Doing the podcast with Springbank last Thursday really sent me into deep reflection this weekend. If you listened to the conversation I had with Peter, you'll hear him talk about putting flavor in front of profits. I replied with a sarcastic quip about flavor not being something that has a distinct monetary value, and we had a good laugh about how Springbank is an accountant's worst nightmare. I really feel a kinship with these guys because they're also of the philosophy that money will eventually come with hard work and a good product. In all honesty, I never look at our sales figures. I have no idea how much booze we sold last month or what our projections are for April. Heck, the only reason I even know my own salary is because I just did my taxes recently. I'm not looking to cash in here, so it's not really too important to me as long as I can pay my bills and afford to eat out on the weekend.
This is not how anyone else in this industry thinks, however.
This industry is about building brands. Getting logos on T-shirts. Moving palates. Sponsoring events. Growing the company, and then selling it for a billion dollars. In fact, you'll hear Peter say during the podcast that his accountants are frustrated with Springbank because they have no interest in ever selling it! At K&L we've been lucky because our customers are not branded - they want something different every time and welcome our in-house opinion. It's difficult to explain this to some large brand managers who don't understand the way we do business. One side is about marketing, the other is about passion. It isn't impossible for these two sides to come together, but it's not easy to maintain credibility when doing so. Not all marketing is obvious however, nor is it inherently bad.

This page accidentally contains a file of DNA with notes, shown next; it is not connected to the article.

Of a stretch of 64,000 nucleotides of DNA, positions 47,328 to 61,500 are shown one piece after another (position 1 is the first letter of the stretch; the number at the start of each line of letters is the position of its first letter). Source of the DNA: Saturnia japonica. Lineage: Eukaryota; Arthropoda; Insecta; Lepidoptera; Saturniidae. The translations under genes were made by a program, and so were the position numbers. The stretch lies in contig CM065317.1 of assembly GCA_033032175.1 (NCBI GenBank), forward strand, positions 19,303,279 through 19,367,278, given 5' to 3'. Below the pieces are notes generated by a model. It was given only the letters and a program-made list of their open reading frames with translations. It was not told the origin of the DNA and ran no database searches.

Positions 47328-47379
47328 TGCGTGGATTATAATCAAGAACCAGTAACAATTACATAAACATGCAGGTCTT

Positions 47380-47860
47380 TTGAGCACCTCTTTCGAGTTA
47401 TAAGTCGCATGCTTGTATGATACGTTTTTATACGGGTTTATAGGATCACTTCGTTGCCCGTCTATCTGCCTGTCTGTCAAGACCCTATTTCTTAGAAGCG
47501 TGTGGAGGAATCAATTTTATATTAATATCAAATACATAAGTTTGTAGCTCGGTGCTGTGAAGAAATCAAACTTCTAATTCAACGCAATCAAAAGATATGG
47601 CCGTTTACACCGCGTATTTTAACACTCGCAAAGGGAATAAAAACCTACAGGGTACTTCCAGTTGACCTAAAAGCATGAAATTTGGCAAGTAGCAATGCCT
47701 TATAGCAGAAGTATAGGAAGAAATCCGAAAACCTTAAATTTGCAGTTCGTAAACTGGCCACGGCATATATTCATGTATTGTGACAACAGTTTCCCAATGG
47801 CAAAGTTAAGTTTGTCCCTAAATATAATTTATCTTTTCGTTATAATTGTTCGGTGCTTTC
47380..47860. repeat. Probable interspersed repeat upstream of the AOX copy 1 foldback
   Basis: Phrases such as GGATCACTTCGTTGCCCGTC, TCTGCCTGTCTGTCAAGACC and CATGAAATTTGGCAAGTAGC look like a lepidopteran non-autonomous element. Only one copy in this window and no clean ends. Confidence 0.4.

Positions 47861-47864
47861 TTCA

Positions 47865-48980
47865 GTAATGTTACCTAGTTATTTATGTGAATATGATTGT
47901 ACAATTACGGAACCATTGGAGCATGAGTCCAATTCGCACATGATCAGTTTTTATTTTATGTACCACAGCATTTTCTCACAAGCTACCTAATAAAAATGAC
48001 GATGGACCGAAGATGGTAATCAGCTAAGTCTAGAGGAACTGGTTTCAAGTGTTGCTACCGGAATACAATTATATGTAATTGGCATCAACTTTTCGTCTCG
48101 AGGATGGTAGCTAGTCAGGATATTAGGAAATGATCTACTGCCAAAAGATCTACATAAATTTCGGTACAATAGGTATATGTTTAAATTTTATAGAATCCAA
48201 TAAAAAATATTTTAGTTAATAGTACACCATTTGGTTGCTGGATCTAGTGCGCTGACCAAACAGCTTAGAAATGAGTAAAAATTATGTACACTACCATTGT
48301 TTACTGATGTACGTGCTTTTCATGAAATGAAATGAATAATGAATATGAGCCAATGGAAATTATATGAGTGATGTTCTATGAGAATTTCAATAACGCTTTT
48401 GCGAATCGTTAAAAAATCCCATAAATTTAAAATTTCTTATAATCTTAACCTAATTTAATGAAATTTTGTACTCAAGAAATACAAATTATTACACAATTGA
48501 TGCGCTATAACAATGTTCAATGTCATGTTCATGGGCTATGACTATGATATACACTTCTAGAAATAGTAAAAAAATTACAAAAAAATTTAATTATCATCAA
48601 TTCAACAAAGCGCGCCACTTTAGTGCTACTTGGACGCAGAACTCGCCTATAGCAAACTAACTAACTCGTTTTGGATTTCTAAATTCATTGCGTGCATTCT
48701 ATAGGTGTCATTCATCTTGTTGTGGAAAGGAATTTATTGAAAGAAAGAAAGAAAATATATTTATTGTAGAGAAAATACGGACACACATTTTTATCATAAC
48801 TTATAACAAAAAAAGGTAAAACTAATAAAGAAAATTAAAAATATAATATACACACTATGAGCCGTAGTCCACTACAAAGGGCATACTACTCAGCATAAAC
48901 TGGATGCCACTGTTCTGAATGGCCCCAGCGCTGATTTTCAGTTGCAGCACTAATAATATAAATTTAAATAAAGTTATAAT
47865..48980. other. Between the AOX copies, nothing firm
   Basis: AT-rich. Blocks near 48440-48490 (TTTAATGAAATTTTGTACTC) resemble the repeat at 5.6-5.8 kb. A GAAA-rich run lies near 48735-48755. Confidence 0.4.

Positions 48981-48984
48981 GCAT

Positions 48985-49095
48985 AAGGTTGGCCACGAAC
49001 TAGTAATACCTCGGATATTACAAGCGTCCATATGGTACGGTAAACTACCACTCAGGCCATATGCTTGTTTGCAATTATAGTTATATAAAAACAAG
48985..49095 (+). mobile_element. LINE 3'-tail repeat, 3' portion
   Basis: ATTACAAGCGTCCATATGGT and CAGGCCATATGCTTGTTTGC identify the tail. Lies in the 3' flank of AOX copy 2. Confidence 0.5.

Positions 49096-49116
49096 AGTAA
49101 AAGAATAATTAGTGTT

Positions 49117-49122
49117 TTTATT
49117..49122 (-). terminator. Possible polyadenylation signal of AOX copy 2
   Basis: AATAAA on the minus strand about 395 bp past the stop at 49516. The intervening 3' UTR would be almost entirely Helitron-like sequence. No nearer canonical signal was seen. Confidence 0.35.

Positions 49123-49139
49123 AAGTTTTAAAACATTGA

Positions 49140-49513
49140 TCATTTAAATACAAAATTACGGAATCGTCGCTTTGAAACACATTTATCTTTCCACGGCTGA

The one market that big companies are having trouble reaching is the whisky geeks, but believe me they're trying. Burns Stewart just changed Bunnahabhain from 43% to 45.8% because they're reading the blogosphere and that's what the "insiders" are complaining about. Everyone is switching to unchillfiltered, but it isn't because they suddenly started to care about flavor. While some may simply ascribe this transition to giving customers what they want, remember that less than 1% of the whisky market even knows what unchillfiltered means. Again, some people may think that Bunnahabhain tastes better now that it fits the "geek" profile. I actually like the 43% better, but if it makes their whisky more attractive to some drinkers, that's good marketing.
Because K&L tends to cater to the "geek" market, everything we do is catching the attention of big companies looking to break into this crowd. They want to know how we're selling so much of the "boutique" stuff, when larger stores are struggling. What are we doing differently? Being honest? I'm not sure it's the result of any one thing. It isn't advertising though because, much like Springbank, we don't pay for ads nor do we accept money for ads. If I had to summarize it, I would call it credibility. Maybe because we're not putting money first, people trust us to tell them the truth?
In the end, it's difficult to argue against major advertising. It's nice to believe sometimes that we make our own decisions about what we like, but the truth is we all are influenced by the desires of others. If an influencial writer rates a new whisky highly, that whisky will instantly become more saleable - therefore whisky companies give free samples to these whisky writers (me included). The more access they have to blogs, email distribution, and Facebook, the more they can permeate the media that influences thought (one reason I will never reside on Facebook - 1000 friends and they're all liquor companies). Good ads still work - I still associate Campari with those amazing Salma Hayek photos and it makes me want to drink it more!